• Despite the complexity of building a business as a refugee and a sole founder, with the challenges of COVID on top of that, Nour Mouakke's hard work and dedication has seen Wizme grow into a successful business.
    Despite the complexity of building a business as a refugee and a sole founder, with the challenges of COVID on top of that, Nour Mouakke's hard work and dedication has seen Wizme grow into a successful business.  © UNHCR/Katie Barlow
  • Despite the complexity of building a business as a refugee and a sole founder, with the challenges of COVID on top of that, Nour Mouakke's hard work and dedication has seen Wizme grow into a successful business.
    Despite the complexity of building a business as a refugee and a sole founder, with the challenges of COVID on top of that, Nour Mouakke's hard work and dedication has seen Wizme grow into a successful business. © UNHCR/Katie Barlow
  • Despite the complexity of building a business as a refugee and a sole founder, with the challenges of COVID on top of that, Nour Mouakke's hard work and dedication has seen Wizme grow into a successful business.
    Despite the complexity of building a business as a refugee and a sole founder, with the challenges of COVID on top of that, Nour Mouakke's hard work and dedication has seen Wizme grow into a successful business. © UNHCR/Katie Barlow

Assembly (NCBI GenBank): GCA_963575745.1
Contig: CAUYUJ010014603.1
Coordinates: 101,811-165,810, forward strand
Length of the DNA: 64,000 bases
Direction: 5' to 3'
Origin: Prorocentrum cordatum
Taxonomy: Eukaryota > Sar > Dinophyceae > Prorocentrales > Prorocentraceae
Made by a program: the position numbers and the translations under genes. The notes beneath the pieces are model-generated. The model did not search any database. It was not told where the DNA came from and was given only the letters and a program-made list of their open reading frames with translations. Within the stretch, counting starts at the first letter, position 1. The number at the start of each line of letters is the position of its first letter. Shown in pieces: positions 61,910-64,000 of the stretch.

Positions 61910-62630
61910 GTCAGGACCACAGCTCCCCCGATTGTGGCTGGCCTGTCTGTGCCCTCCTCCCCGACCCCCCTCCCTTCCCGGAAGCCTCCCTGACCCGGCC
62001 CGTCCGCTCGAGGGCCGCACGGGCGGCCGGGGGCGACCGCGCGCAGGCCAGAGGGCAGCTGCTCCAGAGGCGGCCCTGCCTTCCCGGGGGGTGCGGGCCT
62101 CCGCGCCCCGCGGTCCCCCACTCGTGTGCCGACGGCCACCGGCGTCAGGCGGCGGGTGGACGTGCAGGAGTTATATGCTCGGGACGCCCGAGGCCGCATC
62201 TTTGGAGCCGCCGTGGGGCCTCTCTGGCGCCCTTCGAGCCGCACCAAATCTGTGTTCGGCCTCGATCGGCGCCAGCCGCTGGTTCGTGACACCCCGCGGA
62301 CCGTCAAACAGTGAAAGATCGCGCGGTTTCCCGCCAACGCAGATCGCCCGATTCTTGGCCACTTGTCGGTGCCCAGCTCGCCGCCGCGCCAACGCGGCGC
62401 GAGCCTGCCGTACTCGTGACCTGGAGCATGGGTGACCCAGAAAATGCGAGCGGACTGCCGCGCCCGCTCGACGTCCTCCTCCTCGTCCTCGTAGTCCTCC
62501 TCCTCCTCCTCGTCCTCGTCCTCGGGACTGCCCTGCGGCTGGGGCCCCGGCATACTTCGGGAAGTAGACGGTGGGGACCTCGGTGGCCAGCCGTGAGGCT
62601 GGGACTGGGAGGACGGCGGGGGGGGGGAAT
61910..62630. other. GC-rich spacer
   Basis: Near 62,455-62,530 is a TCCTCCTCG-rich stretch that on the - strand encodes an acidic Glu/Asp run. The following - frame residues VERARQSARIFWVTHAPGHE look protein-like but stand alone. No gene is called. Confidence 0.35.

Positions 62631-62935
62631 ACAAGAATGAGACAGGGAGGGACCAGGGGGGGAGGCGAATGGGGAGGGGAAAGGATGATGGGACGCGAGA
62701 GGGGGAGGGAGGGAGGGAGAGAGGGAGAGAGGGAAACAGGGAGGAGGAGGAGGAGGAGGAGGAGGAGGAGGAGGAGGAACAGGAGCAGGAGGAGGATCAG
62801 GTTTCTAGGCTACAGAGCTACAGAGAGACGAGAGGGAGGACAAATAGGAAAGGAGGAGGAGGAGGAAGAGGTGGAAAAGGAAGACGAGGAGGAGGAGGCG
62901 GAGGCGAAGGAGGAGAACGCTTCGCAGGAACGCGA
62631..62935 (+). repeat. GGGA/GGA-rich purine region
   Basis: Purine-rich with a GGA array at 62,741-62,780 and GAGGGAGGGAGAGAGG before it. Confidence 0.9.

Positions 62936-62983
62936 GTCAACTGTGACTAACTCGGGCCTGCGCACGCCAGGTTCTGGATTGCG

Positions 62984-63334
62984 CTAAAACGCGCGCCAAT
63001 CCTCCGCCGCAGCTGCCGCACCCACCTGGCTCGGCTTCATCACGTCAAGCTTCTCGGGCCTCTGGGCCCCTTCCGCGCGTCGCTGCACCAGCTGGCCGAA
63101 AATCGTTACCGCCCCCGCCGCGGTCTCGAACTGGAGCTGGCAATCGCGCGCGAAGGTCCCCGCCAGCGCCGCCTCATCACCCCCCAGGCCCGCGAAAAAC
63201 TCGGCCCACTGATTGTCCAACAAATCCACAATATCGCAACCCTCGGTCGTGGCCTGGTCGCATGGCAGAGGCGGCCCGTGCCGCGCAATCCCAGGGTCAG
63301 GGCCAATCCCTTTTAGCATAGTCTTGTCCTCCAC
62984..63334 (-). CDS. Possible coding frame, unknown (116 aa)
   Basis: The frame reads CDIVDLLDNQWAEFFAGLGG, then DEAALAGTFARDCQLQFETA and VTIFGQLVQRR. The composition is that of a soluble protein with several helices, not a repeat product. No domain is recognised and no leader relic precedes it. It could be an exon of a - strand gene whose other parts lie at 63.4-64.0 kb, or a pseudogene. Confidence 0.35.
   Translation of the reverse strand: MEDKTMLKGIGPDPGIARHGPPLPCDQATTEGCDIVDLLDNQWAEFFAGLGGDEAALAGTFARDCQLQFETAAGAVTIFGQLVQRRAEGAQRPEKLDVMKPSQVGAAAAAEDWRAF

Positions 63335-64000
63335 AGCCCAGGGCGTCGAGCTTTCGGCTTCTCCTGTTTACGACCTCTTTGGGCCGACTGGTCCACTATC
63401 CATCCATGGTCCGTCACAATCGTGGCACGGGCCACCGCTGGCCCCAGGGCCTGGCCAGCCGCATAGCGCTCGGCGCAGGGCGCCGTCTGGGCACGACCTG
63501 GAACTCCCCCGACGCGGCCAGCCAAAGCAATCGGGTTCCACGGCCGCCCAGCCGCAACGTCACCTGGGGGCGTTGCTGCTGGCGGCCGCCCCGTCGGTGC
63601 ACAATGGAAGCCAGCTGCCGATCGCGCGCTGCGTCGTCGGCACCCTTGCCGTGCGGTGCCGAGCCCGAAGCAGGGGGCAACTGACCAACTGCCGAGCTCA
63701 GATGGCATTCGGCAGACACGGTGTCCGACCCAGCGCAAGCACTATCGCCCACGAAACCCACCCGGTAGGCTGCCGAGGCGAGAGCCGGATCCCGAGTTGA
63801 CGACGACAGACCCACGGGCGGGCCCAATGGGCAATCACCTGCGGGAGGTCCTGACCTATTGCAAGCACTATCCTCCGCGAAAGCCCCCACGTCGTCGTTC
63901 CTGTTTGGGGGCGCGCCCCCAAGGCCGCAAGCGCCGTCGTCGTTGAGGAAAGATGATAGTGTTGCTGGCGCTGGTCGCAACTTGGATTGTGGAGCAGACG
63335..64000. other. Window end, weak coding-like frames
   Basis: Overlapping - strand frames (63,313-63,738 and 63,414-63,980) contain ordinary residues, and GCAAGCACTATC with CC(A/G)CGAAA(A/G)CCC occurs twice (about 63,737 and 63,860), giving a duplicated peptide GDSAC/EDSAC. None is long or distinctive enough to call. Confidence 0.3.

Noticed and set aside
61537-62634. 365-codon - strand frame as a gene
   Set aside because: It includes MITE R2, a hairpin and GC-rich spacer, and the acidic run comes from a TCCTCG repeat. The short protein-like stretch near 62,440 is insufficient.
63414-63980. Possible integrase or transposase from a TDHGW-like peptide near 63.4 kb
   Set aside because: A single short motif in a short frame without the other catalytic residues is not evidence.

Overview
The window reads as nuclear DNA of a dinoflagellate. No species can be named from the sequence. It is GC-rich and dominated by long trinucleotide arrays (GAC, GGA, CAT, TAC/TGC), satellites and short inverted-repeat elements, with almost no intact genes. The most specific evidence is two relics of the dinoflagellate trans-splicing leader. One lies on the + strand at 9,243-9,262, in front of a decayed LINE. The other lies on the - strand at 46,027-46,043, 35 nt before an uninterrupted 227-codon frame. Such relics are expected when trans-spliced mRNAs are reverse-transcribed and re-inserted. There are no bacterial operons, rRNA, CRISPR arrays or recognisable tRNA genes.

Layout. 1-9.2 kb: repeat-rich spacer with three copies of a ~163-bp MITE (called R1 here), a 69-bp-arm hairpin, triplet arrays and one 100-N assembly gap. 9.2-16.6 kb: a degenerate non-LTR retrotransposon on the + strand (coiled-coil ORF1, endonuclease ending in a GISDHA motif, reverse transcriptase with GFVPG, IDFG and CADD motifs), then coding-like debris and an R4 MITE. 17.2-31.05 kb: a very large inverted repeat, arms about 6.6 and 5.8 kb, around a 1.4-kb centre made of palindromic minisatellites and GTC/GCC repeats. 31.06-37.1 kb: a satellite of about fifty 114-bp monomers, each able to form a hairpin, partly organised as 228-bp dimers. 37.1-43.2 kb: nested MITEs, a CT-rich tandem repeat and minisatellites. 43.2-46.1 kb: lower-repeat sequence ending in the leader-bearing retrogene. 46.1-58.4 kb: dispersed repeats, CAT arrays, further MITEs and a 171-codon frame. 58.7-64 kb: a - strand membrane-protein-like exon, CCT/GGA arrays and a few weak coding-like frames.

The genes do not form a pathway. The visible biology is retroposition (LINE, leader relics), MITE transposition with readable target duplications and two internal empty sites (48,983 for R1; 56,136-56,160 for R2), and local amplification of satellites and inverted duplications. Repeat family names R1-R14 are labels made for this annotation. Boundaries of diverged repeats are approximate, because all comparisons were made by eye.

• Despite the complexity of building a business as a refugee and a sole founder, with the challenges of COVID on top of that, Nour Mouakke's hard work and dedication has seen Wizme grow into a successful business.
    Despite the complexity of building a business as a refugee and a sole founder, with the challenges of COVID on top of that, Nour Mouakke's hard work and dedication has seen Wizme grow into a successful business. © UNHCR/Katie Barlow
  • Despite the complexity of building a business as a refugee and a sole founder, with the challenges of COVID on top of that, Nour Mouakke's hard work and dedication has seen Wizme grow into a successful business.
    Despite the complexity of building a business as a refugee and a sole founder, with the challenges of COVID on top of that, Nour Mouakke's hard work and dedication has seen Wizme grow into a successful business. © UNHCR/Katie Barlow

Still, the business is now growing. Wizme recently landed its first major agency client, travel management company Blue Cube Travel (BCT), which has £35m turnover. Wizme has a Crowdfunding campaign on Crowdcube, which is oversubscribed, and recently won its first hotel client, HotelREZ Hotels & Resorts.

UNHCR estimates there are about 130,000 refugees in the UK. They represent a range of nationalities and backgrounds that could diversify business culture and fill labour gaps. They have the right to work; doing so helps self-reliance and contributes to the economy. But the hurdles to getting there are multiple. Whilst refugees will often enter lower paid roles, many are ready to take on skilled positions or have the potential to start firms - if given a helping hand.